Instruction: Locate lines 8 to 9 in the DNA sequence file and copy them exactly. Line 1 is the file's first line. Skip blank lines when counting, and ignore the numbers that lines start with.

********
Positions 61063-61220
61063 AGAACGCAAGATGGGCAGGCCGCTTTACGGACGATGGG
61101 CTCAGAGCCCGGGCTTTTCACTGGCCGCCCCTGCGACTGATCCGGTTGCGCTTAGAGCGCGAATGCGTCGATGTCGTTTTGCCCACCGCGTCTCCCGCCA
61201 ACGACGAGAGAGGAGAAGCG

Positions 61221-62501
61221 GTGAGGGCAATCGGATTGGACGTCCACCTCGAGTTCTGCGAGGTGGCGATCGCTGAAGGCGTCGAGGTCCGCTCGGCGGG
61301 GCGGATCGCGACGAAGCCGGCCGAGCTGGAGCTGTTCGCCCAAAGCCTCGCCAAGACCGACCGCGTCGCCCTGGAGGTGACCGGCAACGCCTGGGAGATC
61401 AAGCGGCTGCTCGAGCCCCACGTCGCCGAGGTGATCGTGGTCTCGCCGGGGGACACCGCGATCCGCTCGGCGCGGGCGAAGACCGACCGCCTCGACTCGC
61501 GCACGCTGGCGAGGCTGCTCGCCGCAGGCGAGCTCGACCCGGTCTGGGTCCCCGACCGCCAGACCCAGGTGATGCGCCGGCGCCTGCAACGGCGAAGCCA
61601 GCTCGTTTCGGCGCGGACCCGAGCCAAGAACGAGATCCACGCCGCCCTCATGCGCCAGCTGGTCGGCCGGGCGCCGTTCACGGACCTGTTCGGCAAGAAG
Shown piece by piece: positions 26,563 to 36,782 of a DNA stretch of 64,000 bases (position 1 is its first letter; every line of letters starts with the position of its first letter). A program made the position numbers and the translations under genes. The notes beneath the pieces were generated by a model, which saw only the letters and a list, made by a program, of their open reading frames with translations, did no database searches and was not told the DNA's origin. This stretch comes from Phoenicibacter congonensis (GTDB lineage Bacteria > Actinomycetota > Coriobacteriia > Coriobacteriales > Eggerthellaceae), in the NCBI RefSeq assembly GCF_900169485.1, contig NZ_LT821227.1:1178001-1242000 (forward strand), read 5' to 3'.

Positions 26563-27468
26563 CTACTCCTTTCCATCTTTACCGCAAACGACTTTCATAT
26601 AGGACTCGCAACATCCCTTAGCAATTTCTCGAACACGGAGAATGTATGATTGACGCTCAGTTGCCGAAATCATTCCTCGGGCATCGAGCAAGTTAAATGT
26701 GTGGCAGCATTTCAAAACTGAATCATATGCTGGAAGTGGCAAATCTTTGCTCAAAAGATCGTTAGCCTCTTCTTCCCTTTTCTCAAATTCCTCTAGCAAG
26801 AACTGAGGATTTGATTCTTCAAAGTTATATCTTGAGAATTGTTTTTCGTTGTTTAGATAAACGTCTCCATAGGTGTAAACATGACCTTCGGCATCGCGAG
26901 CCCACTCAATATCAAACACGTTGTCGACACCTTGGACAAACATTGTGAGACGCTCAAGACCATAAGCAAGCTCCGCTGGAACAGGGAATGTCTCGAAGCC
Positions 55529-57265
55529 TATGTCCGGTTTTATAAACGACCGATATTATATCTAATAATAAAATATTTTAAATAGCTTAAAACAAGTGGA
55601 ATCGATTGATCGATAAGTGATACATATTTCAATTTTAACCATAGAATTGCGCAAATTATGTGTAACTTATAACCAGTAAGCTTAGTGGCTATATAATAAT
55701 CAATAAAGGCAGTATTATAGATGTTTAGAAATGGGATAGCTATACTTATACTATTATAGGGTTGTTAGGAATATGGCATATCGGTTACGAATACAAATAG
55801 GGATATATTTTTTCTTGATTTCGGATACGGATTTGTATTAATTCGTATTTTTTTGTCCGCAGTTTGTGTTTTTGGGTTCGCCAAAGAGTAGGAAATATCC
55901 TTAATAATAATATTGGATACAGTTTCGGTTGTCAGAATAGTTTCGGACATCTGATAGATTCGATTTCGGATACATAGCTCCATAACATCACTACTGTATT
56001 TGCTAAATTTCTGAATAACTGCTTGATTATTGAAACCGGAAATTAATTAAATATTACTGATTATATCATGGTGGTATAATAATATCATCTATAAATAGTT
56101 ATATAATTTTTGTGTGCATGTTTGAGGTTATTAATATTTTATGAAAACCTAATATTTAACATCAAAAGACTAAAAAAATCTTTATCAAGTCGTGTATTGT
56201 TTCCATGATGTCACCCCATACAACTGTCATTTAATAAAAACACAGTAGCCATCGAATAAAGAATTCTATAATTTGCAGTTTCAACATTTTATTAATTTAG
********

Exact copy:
61401 AAGCGGCTGCTCGAGCCCCACGTCGCCGAGGTGATCGTGGTCTCGCCGGGGGACACCGCGATCCGCTCGGCGCGGGCGAAGACCGACCGCCTCGACTCGC
61501 GCACGCTGGCGAGGCTGCTCGCCGCAGGCGAGCTCGACCCGGTCTGGGTCCCCGACCGCCAGACCCAGGTGATGCGCCGGCGCCTGCAACGGCGAAGCCA